Online deals site LivingSocial launching invitation-only service that caters to foodies; experiences will include visit to an environmentally sustainable farm, meal served in a restaurant's kitchen
October 17, 2011
– Online deals site LivingSocial is launching an invitation-only service aimed at food fans, offering experiences such as a visit to an environmentally sustainable farm or a meal served in a restaurant's kitchen.
LivingSocial Gourmet's events will be more expensive -- and less common -- than the food-related deals currently available on LivingSocial, where you might pay $20 to get a voucher good for $40 worth of food at a local pizzeria.
Instead, the deals will be with fine-dining restaurants and other businesses in the food industry and will range from around $100 to $200 per person, LivingSocial Gourmet's general manager Alli Phillips said. The service will also offer group packages, she said.
"These are a higher price point because they're unique and exclusive and appeal to folks that are willing to pay for something unique and interesting," Phillips said.
The service will initially be available to 100,000 LivingSocial members in the company's hometown of Washington, D.C., which Phillips said was chosen for its food scene and the company's existing relationships with local restaurateurs. LivingSocial hopes to offer it by the end of the year in 10 major cities, including San Francisco, New York and Chicago. The company has more than 35 million active members in the U.S. and 47 million around the world.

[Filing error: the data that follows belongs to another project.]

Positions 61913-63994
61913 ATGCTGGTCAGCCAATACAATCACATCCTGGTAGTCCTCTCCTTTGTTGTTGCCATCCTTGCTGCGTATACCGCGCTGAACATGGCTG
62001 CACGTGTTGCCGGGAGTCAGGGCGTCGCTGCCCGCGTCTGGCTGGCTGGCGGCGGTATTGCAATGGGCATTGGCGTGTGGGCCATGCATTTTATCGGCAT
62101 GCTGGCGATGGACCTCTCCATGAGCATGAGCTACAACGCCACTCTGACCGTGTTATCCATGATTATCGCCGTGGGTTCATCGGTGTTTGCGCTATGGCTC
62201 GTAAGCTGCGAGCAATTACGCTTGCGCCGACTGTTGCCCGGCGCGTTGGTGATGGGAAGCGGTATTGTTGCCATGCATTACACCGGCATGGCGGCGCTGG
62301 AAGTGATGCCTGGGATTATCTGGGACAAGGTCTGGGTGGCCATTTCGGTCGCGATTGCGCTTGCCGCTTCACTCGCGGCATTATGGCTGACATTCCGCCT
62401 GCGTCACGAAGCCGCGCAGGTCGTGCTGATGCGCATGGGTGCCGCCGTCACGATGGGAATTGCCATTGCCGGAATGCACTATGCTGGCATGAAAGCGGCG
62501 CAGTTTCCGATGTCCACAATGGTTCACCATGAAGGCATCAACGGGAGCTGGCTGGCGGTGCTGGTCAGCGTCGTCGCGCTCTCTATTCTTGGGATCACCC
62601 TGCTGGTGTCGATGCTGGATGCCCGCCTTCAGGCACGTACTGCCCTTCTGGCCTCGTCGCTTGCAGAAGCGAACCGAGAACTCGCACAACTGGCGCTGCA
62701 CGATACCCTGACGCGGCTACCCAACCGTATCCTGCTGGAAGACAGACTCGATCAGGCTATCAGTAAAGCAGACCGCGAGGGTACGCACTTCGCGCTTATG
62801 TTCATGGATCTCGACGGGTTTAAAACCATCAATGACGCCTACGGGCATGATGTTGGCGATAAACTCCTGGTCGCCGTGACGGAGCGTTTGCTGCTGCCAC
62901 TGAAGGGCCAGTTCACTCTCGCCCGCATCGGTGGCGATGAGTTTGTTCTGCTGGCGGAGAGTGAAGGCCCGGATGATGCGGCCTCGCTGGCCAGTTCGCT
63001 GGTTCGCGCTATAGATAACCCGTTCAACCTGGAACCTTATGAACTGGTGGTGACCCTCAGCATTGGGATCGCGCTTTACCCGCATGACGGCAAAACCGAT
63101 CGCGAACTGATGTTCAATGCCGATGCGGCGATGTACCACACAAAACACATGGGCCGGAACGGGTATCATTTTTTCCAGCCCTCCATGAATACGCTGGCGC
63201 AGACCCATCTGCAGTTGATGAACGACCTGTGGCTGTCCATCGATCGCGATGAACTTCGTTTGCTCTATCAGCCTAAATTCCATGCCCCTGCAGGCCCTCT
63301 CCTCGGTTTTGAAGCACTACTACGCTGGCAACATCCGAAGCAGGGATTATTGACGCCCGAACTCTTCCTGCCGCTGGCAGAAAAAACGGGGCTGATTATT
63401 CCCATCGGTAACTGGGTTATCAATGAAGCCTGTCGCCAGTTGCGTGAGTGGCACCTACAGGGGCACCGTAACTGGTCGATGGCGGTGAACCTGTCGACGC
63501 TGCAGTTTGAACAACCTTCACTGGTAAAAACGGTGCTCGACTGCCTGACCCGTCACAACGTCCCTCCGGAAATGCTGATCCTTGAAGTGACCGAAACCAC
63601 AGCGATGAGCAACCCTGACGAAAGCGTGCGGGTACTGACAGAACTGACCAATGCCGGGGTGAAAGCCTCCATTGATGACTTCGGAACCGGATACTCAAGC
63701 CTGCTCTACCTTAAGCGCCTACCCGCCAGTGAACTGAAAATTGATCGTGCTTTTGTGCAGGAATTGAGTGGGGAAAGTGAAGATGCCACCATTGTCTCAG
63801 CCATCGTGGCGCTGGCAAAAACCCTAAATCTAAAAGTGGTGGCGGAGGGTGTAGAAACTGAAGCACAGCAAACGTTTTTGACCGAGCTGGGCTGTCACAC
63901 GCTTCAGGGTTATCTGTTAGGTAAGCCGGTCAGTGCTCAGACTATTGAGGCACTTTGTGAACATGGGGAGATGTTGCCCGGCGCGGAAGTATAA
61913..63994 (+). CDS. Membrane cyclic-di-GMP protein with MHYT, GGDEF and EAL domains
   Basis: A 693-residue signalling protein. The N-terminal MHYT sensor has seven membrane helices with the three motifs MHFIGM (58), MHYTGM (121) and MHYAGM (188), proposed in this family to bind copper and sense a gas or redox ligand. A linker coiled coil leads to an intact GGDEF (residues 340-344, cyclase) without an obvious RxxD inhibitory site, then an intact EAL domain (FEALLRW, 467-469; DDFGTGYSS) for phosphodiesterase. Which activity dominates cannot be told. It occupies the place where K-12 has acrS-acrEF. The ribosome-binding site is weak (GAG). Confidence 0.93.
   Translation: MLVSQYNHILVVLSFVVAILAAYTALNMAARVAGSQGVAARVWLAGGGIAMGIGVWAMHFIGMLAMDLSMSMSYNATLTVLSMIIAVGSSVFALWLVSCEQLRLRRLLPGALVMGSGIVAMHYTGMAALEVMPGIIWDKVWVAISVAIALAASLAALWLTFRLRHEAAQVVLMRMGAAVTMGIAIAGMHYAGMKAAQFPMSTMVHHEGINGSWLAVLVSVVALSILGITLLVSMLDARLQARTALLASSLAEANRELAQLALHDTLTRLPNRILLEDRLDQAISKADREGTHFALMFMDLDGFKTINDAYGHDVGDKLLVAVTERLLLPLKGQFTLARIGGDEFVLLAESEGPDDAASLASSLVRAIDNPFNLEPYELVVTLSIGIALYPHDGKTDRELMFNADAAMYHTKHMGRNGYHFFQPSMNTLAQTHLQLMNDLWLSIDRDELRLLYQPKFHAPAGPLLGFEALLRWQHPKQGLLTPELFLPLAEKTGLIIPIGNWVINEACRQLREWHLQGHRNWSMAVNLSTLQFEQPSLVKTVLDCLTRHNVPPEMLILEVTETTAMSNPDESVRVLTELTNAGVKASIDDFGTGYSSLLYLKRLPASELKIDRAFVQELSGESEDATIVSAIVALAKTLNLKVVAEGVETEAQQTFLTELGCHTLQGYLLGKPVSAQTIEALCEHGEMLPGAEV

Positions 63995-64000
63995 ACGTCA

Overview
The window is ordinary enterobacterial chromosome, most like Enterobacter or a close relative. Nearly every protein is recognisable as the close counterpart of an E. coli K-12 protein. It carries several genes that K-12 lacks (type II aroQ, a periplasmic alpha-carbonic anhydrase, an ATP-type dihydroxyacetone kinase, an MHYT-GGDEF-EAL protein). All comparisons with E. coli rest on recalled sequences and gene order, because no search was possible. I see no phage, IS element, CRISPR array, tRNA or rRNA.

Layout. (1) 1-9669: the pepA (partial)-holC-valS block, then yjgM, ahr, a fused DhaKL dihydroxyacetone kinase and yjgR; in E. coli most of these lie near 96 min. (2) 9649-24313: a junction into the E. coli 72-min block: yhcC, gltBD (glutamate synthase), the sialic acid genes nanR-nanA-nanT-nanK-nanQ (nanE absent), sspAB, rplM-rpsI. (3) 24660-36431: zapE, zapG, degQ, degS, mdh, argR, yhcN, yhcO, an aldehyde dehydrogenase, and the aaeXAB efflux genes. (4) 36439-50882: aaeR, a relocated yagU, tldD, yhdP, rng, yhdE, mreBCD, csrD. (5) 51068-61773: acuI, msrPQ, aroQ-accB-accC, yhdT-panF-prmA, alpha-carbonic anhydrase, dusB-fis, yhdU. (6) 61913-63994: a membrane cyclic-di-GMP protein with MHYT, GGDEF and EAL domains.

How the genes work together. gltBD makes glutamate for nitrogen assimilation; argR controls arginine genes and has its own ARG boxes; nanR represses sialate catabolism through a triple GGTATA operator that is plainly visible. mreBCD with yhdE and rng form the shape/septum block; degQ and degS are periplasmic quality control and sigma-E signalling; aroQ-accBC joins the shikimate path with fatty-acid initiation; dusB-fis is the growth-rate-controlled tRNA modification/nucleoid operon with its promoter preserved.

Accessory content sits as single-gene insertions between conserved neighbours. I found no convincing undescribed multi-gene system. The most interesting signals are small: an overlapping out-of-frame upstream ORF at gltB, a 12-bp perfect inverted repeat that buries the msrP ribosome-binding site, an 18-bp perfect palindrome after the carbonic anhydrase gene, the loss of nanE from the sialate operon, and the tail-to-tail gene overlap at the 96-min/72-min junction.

LivingSocial Gourmet's first event will be a tasting menu with wine pairings and cheese at Washington restaurant CityZen. It will cost $250 per guest including tax and tip. A deal for groups with essentially the same menu will cost $1,000 for a table of four.
Other events in the works include a trip to a Washington-area sustainable farm for a tour and food tasting. Also planned is a visit to a restaurant's cheese caves to learn how cheese is made and how to pair it with food.
The service could be attractive to higher-end restaurants that have so far been unwilling to work with deals sites including LivingSocial and its larger competitor, Groupon, for fear of diluting their brands. Indeed, it will be the first time CityZen is working with LivingSocial.
Jarad Slipp, CityZen's restaurant director, said the company wanted to try something new, but didn't want to devalue the CityZen brand by offering discounts. Still, the price of the meal his restaurant is offering through LivingSocial Gourmet "certainly works out to the guest's advantage," he said.
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